Halfway to the executive order's deadline, best practices and clear standards are taking shape.
The nation's critical infrastructure, including its power grid, is vulnerable to cyber attack. (Stock image)
The cybersecurity executive order President Barack Obama issued in February to fortify U.S. critical infrastructure is approaching a key benchmark, and officials note that while significant progress is being made, it remains an effort that will extend far beyond traditional deadlines.
Among the directives in the executive order was a measure for the National Institute of Standards and Technology to lead the development of cybersecurity framework within a roughly eight-month timeframe that would unify government expectations and requirements for public and private IT networks and systems. Since then, NIST has convened workshops involving both the public and private sectors, and key lessons are reportedly emerging.
"We're keenly aware and sensitive to the fact that we're more than halfway through the 240 days the president gave us, so we're working diligently with our partners at [the Homeland Security Department and White House], and the private sector," said Chuck Romine, director of NIST'S IT Laboratory. Romine, speaking June 12 in Washington, D.C., added that the cooperation is yielding best practices identifying standards that contribute to the overarching goals of the executive order.
Particularly important has been the involvement of the owners of privately run critical infrastructure, such as utilities, Romine said.
"The owners and operators of critical infrastructure really do understand the behavior of our infrastructure better than the federal government can, so working with them on voluntary standards is exactly the right way to go for raising the bar of the baseline of security for the nation's infrastructure," he said.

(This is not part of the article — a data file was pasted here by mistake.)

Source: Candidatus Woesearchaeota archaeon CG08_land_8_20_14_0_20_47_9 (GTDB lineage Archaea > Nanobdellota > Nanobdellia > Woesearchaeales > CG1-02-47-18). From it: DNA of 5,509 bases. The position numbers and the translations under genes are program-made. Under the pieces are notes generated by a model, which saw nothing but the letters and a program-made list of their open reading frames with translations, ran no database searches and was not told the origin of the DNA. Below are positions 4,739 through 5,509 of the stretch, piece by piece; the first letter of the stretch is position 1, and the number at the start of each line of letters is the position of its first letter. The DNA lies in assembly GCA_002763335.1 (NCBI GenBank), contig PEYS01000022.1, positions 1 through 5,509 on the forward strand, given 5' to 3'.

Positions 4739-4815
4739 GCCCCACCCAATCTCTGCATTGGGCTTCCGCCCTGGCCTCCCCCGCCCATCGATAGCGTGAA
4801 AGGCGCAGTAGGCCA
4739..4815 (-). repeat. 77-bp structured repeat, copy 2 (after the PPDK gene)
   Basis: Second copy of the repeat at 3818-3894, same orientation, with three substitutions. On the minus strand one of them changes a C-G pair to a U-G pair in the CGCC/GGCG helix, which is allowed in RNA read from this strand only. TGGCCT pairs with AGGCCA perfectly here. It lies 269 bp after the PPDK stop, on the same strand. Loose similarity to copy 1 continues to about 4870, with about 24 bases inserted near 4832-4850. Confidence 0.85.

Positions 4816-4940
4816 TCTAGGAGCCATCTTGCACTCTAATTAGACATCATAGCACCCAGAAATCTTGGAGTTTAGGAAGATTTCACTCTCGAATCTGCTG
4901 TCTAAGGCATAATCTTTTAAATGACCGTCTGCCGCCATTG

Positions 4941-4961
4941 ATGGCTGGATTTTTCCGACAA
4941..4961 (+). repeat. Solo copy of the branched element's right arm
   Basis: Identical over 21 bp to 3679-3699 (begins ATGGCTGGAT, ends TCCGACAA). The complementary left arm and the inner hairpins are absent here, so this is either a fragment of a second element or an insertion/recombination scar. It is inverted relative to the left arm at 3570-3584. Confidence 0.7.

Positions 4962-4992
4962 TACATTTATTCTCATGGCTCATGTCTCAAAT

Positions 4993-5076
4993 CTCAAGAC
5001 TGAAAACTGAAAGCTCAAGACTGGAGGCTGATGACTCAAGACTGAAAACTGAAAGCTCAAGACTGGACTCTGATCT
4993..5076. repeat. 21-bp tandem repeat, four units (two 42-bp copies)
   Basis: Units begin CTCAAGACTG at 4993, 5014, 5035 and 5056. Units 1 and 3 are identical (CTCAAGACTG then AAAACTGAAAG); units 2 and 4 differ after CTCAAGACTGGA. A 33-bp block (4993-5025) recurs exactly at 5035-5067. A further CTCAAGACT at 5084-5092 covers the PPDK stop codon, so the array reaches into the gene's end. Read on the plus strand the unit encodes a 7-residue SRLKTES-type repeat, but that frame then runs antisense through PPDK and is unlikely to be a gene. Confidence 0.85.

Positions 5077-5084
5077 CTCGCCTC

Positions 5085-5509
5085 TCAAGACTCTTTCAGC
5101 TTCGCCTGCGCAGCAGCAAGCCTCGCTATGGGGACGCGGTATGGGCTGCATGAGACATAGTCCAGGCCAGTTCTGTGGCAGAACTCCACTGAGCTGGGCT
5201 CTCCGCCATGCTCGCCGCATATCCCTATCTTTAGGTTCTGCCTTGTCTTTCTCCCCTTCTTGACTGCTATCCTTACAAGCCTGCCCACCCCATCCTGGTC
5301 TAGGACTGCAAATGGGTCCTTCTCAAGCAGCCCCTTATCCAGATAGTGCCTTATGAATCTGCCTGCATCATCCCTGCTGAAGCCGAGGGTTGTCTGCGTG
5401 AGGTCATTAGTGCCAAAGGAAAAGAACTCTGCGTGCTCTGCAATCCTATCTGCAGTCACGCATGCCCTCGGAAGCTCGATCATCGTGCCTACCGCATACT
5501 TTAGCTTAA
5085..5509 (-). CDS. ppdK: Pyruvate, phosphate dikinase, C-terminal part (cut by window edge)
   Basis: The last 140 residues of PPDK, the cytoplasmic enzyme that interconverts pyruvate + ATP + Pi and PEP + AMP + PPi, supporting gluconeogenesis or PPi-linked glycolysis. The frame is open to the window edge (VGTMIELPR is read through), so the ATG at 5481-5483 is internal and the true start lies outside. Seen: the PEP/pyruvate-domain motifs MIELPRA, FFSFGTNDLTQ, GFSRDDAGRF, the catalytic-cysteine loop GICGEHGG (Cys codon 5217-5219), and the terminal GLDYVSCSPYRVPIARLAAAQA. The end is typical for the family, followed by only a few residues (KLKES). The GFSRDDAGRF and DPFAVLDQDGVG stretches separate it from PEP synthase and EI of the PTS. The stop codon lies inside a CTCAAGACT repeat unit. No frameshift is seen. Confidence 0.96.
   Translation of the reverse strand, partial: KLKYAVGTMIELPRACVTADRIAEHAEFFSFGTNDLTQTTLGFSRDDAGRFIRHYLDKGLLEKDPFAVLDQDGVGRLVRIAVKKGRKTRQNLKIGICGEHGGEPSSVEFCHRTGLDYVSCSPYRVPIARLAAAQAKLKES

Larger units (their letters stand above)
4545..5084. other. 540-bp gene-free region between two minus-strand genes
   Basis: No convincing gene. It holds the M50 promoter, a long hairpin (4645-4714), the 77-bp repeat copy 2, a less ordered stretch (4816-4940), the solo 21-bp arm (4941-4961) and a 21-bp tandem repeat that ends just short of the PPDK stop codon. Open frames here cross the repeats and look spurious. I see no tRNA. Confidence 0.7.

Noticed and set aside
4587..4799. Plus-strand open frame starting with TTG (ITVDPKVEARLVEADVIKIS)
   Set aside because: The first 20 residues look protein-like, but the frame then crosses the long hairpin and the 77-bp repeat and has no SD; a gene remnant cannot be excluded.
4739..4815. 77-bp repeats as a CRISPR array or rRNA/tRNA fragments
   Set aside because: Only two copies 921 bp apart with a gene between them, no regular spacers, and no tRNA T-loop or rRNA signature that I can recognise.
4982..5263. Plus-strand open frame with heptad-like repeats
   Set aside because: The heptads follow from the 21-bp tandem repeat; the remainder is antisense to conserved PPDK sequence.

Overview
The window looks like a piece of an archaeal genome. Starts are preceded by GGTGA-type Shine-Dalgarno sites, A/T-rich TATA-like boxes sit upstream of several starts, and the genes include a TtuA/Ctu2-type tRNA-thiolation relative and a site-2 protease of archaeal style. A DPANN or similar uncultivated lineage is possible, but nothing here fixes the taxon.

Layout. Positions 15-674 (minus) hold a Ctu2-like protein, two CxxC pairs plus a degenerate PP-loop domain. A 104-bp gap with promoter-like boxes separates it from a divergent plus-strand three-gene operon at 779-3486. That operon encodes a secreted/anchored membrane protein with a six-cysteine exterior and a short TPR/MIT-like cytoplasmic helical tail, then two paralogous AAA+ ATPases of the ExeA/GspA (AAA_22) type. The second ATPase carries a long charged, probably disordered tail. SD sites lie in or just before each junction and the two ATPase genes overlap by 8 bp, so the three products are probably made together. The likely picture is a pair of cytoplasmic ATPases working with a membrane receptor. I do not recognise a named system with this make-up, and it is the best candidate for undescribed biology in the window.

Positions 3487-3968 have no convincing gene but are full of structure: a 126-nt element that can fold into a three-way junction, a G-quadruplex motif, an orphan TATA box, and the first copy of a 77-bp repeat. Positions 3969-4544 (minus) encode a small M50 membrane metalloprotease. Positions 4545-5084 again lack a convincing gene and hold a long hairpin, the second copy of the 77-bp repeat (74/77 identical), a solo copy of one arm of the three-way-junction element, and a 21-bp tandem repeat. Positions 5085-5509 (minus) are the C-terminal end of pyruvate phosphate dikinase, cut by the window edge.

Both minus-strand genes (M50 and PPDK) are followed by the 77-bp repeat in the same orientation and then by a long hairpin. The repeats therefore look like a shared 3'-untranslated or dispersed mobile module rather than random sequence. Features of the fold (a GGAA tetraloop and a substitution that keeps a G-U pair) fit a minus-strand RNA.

The development of voluntary standards is critical to federal cybersecurity, Rep. Gerry Connolly (R-Va.) added, highlighting that the time to act is now, before a potentially serious attack.
"If something terrible happens...the public reaction is going to be strong and federal action will be inevitable," Connolly said, noting disappointment that Congress so far has failed to pass cybersecurity legislation. "We won't be talking about voluntary standards."
Outside of regulatory and legislative efforts, other changes are underway -- particularly behind the scenes as some high-level cybersecurity heavyweights push for less-tangible transformation. Such changes mean the government must step away from the traditional border-defense view of security, according to Michael Daniel, White House cybersecurity coordinator.
"Ultimately we need to think about other models," Daniel said. "We could think of it in disaster management terms. Some of our government's main role there is to operate national weather center – they're able to integrate information from the private sector and government and where ever [information] is coming from. Not every storm in the physical world prompts a federal response....that kind of model could be useful to think about how to respond [in cyberspace]."
Another model for federal cybersecurity could be medicine, Daniel added.
"Thinking of it in a public health model approach, if you look at how malware spreads across the internet, it actually mimics the biological system," he said. "Thinking about it in terms of a medical approach... [such as] how much do you need to vaccinate to prevent it from spreading? Those models could be much more effective in how we think about what the federal government's global role and activities in cyberspace should be."
Elsewhere in Washington, NIST officials reported to Congress on the development of cybersecurity standards. In a Capitol Hill hearing on cyber spending, NIST Director Patrick Gallagher spoke to lawmakers about efforts under the executive order before much of the focus of the hearing shifted to National Security Agency surveillance activities.